Humble, introspective and soulful CaroMia Tiller has already inspired countless Asheville locals and tourists alike with her extraordinary talents.

If you haven’t had the chance to see and hear why Tiller’s voice literally has stopped traffic and created throngs of crowds at venues such as 5 Walnut come be a part of it yourself this upcoming Saturday November 21st as her band Goldie and the Screamers will take to the Asheville Music Hall stage to record their very first live album.

Who:        Goldie and the Screamers

Where:    Asheville Music Hall / 31 Patton Avenue

When:      Saturday November 21, 2015 / 9:00 PM (doors) – 10:00 PM (show)

Cost:         $7 (advance) / $10 (day of show)

Also catch CaroMia Tiller performing with Jason Kenny on Thanksgiving Eve:

Who:       CaroMia Tiller with Jason Kenny

Where:   White Horse Tavern / 105 Montreat Road Black Mountain, NC

When:     Wednesday November 25, 2015 / 7:30 PM

Cost:        $10 (advance) / $12 (day of show)

One on the Rise – The Marcus King Band – ISIS Music Hall

The Marcus King Band performing at ISIS Music Hall on November 7, 2015

The Marcus King Band performing at the ISIS Music Hall in West Asheville, NC on November 7, 2015

Hailing from Greenville, South Carolina, the Marcus King Band, led by 19 year-old wunderkind and guitar virtuoso Marcus King, brought their twist on southern rock to the ISIS Music Hall in West Asheville this past Saturday.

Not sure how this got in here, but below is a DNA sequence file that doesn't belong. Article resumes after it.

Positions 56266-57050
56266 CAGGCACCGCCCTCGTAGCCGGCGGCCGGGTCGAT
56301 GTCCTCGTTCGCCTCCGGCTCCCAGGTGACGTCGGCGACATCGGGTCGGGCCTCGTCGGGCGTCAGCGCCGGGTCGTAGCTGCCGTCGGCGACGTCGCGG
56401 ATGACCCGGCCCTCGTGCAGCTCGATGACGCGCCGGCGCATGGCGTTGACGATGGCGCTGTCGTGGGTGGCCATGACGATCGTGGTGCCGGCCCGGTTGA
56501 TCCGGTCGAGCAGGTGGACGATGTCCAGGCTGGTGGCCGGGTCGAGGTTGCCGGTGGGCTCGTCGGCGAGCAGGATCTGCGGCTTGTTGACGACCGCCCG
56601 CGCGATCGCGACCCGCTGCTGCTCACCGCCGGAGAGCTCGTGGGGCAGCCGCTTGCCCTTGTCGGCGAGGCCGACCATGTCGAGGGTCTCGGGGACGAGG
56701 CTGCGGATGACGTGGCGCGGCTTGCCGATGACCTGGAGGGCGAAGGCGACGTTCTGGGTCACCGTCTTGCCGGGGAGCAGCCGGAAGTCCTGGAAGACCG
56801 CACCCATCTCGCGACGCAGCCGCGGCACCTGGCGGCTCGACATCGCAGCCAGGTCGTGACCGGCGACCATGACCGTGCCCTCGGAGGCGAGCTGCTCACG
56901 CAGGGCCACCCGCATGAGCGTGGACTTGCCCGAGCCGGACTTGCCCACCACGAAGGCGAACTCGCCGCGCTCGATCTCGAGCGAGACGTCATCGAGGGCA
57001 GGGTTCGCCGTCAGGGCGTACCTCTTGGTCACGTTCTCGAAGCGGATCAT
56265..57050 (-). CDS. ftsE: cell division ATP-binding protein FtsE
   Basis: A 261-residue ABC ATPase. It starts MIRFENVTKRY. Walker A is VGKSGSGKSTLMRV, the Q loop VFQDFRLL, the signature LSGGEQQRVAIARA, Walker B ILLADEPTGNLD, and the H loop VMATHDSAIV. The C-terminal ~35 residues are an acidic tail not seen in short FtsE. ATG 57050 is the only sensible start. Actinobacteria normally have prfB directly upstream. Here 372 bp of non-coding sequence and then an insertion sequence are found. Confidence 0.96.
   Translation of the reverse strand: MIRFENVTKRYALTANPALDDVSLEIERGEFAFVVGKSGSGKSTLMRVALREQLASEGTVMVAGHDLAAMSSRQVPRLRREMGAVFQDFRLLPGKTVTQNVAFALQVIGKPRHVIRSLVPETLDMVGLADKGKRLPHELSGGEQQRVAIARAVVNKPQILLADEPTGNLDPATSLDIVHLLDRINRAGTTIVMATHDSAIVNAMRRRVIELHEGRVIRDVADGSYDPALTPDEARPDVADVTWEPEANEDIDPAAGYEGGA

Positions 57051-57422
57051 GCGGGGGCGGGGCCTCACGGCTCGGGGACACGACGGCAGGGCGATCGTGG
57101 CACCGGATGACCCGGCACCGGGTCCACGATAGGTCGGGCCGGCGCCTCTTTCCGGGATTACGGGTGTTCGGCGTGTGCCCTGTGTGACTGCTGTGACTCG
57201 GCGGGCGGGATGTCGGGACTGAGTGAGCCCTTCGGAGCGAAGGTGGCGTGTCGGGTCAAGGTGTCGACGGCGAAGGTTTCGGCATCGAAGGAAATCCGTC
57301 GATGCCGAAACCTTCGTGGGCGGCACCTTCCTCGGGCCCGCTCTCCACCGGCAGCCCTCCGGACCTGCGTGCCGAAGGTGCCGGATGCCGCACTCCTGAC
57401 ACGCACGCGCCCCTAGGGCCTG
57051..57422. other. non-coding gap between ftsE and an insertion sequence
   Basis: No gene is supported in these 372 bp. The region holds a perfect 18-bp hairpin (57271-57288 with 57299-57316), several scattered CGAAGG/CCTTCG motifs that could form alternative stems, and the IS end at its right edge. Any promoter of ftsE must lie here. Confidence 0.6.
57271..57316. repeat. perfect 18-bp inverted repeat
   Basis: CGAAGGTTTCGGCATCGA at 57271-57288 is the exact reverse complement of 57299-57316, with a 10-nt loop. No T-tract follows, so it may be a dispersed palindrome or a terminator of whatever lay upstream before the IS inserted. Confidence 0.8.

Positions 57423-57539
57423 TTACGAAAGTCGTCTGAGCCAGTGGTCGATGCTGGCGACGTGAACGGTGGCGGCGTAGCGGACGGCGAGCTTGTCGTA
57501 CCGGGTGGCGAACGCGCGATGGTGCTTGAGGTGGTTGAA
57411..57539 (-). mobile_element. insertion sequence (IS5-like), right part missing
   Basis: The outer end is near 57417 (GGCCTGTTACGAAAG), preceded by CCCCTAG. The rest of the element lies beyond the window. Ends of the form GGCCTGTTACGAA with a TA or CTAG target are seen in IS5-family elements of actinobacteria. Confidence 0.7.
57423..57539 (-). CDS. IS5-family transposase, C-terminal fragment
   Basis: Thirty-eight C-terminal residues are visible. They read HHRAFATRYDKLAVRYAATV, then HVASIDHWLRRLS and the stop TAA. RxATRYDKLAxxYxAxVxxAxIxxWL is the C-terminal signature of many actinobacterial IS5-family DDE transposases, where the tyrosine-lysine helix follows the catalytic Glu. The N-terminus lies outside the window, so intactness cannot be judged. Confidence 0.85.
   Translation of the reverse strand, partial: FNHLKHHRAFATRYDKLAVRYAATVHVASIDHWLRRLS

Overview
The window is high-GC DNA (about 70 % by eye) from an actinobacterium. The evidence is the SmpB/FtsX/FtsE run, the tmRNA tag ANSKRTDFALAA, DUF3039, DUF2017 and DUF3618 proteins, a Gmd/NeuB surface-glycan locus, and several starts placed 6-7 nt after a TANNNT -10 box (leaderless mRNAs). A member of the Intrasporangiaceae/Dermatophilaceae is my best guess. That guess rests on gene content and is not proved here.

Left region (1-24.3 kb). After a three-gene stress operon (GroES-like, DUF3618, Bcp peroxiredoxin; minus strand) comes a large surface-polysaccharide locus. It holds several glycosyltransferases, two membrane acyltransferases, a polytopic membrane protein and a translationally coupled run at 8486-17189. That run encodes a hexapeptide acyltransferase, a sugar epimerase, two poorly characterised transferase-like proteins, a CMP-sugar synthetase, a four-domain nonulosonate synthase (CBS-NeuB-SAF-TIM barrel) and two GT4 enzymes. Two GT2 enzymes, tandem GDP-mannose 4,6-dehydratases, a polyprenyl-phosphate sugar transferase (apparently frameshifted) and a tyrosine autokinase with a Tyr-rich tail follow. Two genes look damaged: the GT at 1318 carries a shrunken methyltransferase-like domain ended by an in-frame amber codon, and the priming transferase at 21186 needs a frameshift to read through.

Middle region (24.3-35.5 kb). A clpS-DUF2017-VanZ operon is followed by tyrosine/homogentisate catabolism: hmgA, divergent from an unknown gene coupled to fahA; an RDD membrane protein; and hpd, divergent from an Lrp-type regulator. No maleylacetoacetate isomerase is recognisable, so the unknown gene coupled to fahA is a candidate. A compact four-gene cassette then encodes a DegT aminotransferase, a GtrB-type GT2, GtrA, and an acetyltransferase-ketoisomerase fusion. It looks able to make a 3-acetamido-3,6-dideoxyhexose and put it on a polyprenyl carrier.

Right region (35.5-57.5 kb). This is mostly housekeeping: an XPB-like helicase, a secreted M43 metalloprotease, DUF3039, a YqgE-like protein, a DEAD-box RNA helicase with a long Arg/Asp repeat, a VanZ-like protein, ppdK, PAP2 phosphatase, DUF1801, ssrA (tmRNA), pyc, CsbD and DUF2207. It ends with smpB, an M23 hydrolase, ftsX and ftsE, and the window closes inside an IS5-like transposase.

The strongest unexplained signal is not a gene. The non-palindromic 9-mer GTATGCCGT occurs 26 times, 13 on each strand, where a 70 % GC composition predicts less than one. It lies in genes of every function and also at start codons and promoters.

It would be grossly inaccurate to categorize MKB’s music as solely being southern rock as elements of blues, jazz and even psychedelia are clearly embedded within the band’s musical DNA, even if these sonic overtures get overpowered at times by King’s raspy southern drawl vocals as well as Warren Haynes and Stevie Ray Vaughn inspired guitar licks.

The band’s unique sonic palate was on full display as MKB played to a near sold out crowd delivering a mind bending performance that featured cuts off of their recently re-released debut LP Soul Insight  in addition to their takes on the Beatles’s “Dear Prudence” as well as Black Sabbath’s, “War Pigs.”

At one point during their set and to the delight of the crowd, MKB welcomed up to the stage Eric Travers (harmonica/vocals), Alex Bradley (trumpet) and Dean Mitchell (saxophone) all of local music outfit Travers Brothership, to join in on the fun.

Local guitar hero himself, Warren Haynes (Allman Brothers/Gov’t Mule) certainly has taken notice of MKB as Haynes not only has signed the band to his record label Evil Teen Records, he’s also invited them to take part in this year’s Christmas Jam by Day being held on at the One Stop and Asheville Music Hall on Saturday December 12th.

When it comes to their performance MKB is serious about melting faces and ensuring audience members are either wildly dancing and grooving along or simply left shocked and awed by the sheer musical force they propel into the crowd from first note to last.

MKB’s show this past weekend at ISIS spoke strongly to these facts as well as to the notion that Asheville locals would be wise to take in one of the their somewhat frequent local performances, as it’s becoming more and more clear it won’t be too long before the band is performing on much larger stages in towns and cities far, far away.

The Marcus King Band:

Marcus King (Guitar/Vocals), Jack Ryan (drums), Stephen Campbell (Bass), Justin “JJ” Johnson (Trumpet/Trombone) and Matt Jennings (Organ/Keyboards)